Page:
IDF looks to install biometric ID systems at West Bank agricultural crossings

Systems already installed at checkpoints throughout the territories to combat growing forgery in ID cards issued by the PA.

biometric 224.88 (photo credit: Civil Administration)
biometric 224.88
(photo credit: Civil Administration)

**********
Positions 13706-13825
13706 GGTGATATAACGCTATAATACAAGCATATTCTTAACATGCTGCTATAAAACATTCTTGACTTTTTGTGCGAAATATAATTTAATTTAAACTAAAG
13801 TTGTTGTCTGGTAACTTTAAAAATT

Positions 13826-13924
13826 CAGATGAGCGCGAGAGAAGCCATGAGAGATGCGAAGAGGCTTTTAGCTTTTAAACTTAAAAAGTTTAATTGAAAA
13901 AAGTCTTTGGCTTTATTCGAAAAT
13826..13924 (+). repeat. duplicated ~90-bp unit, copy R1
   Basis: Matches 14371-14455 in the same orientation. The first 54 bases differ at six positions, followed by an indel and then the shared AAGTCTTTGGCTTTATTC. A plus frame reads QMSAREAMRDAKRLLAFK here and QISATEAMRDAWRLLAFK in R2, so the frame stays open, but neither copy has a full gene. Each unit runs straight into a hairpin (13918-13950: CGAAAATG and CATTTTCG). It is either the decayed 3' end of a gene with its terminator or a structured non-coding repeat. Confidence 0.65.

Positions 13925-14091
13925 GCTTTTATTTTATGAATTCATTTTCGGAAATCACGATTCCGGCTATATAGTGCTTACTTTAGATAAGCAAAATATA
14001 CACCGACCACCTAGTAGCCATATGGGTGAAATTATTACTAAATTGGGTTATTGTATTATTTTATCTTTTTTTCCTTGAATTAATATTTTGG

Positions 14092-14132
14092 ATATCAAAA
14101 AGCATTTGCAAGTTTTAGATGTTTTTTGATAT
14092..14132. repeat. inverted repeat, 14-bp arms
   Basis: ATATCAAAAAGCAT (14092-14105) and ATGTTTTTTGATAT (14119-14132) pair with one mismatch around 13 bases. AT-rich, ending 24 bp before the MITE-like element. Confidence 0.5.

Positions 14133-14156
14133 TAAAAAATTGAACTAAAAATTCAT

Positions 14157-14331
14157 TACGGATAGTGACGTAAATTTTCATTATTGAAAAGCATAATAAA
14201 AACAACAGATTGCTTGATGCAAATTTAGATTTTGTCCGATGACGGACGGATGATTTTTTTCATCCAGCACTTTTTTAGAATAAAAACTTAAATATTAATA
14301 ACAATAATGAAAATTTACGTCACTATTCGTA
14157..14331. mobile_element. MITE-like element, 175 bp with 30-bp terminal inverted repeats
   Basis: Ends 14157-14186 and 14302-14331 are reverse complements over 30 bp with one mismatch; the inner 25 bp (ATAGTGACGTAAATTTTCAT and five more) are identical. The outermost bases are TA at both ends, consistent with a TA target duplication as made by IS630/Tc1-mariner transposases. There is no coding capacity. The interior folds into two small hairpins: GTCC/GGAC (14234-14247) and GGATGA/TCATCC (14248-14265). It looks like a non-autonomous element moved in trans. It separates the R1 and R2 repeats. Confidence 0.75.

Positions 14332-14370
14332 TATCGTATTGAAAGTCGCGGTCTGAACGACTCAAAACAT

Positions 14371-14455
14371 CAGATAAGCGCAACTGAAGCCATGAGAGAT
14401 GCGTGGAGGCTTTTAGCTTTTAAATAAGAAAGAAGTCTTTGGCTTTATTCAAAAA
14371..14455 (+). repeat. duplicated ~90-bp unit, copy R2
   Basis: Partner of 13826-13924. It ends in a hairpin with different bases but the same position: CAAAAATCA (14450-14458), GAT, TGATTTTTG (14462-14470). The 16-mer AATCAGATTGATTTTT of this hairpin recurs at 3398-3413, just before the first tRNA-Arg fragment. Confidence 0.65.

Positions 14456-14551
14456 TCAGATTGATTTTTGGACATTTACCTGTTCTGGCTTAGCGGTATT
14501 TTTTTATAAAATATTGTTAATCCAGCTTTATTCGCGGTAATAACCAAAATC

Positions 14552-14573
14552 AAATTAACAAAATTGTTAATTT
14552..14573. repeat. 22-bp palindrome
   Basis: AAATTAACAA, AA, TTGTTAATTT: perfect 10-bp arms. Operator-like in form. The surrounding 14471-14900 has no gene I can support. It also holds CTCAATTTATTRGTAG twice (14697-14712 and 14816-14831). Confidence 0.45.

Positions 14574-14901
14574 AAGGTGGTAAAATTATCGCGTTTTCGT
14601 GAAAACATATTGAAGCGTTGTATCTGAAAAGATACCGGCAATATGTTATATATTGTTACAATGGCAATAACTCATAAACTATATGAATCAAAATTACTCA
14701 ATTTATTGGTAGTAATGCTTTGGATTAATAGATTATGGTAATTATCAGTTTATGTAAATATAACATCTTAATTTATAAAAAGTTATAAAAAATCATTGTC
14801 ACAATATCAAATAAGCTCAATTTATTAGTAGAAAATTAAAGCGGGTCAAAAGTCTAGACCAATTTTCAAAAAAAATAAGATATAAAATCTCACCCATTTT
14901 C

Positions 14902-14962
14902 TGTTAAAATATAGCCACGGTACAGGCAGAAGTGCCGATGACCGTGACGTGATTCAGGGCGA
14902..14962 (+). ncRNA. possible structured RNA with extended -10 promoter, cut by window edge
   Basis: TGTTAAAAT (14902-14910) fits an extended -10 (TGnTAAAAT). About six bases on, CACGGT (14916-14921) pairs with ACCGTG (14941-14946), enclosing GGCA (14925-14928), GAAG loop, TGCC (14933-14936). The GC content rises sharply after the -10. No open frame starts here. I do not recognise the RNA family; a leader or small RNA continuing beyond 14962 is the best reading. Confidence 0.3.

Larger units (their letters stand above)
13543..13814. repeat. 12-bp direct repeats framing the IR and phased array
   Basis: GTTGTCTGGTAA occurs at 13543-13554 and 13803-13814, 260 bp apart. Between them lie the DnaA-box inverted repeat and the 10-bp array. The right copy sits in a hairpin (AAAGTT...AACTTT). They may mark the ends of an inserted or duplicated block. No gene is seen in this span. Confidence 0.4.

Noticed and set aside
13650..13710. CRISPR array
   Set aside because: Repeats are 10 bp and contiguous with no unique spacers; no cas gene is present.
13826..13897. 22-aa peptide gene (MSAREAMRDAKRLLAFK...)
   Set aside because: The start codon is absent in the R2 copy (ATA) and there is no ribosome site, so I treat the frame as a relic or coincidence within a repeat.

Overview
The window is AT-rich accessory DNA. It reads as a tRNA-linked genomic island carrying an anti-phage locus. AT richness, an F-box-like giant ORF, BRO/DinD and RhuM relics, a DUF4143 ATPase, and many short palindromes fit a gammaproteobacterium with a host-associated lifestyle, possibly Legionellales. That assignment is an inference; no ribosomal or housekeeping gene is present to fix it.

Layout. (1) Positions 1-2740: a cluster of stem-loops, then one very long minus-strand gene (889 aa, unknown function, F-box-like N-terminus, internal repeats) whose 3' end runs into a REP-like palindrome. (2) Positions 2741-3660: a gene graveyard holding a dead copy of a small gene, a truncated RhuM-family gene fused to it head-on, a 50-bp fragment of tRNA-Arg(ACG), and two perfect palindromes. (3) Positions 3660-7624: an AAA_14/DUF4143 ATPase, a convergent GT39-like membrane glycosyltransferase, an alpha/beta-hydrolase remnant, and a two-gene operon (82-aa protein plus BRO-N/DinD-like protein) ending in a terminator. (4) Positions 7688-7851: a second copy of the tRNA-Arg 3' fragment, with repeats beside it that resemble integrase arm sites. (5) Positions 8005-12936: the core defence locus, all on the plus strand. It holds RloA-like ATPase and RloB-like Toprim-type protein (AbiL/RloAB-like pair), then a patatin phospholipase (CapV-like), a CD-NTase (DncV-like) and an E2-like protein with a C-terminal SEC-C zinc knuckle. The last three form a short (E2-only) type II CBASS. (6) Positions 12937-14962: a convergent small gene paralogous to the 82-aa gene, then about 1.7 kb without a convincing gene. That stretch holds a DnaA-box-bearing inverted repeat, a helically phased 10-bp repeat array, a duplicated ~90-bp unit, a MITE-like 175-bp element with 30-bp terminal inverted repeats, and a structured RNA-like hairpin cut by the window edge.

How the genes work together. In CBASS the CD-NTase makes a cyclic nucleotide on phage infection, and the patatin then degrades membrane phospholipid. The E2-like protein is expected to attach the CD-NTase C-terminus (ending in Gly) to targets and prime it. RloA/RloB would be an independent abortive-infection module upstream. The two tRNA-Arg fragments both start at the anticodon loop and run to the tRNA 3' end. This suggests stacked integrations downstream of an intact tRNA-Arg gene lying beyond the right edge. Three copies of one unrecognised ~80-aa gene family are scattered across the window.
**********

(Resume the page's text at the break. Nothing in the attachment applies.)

A year after installing biometric systems at checkpoints throughout the territories, the IDF plans to begin using the advanced identification technology at "agricultural crossings" used by Palestinians to pass through the West Bank security barrier to enter and work their fields. "The vision is to have carousel gates that open and close automatically after the Palestinian is checked by the biometric systems," a high-ranking Civil Administration officer told The Jerusalem Post on Monday. "If this happens, we might even be able to reach a stage that a soldier will only have to be there to ensure that the Palestinian is not carrying any explosives or weaponry." In 2006, the Coordinator of Government Activities in the Territories, responsible for the Civil Administration, began issuing biometric identity cards to Palestinian residents of the West Bank with permits to enter Israel. The cards, which contain a special microchip, are issued at Civil Administration offices outside West Bank towns once every two years. They enable Palestinians to pass through checkpoints within a matter of seconds, as opposed to minutes. This past month, the Civil Administration celebrated the one millionth time that the card was used to pass through one of the 11 checkpoints that have biometric systems. Some 150,000 Palestinians have been issued the card. The biometric systems at the checkpoints include a face- and hand-scanner. The decision to issue the biometric cards was made in an effort to combat the growing forgery industry in identity cards issued by the Palestinian Authority. "By using a biometric card, the soldier at the checkpoint does not need to check to see if the identity card is fake or not," the Civil Administration officer said. "This saves time and also makes it easier for the Palestinian who needs to pass through the checkpoint." The biometric initiative was made in line with the Civil Administration's ideology that the quality of life within Palestinian towns is directly connected to the level of terrorism directed at Israel. "If more people can come into Israel for work, then the [Palestinian] economy is better," the officer said. "And if the economy is better, then fewer people will be involved in terrorism."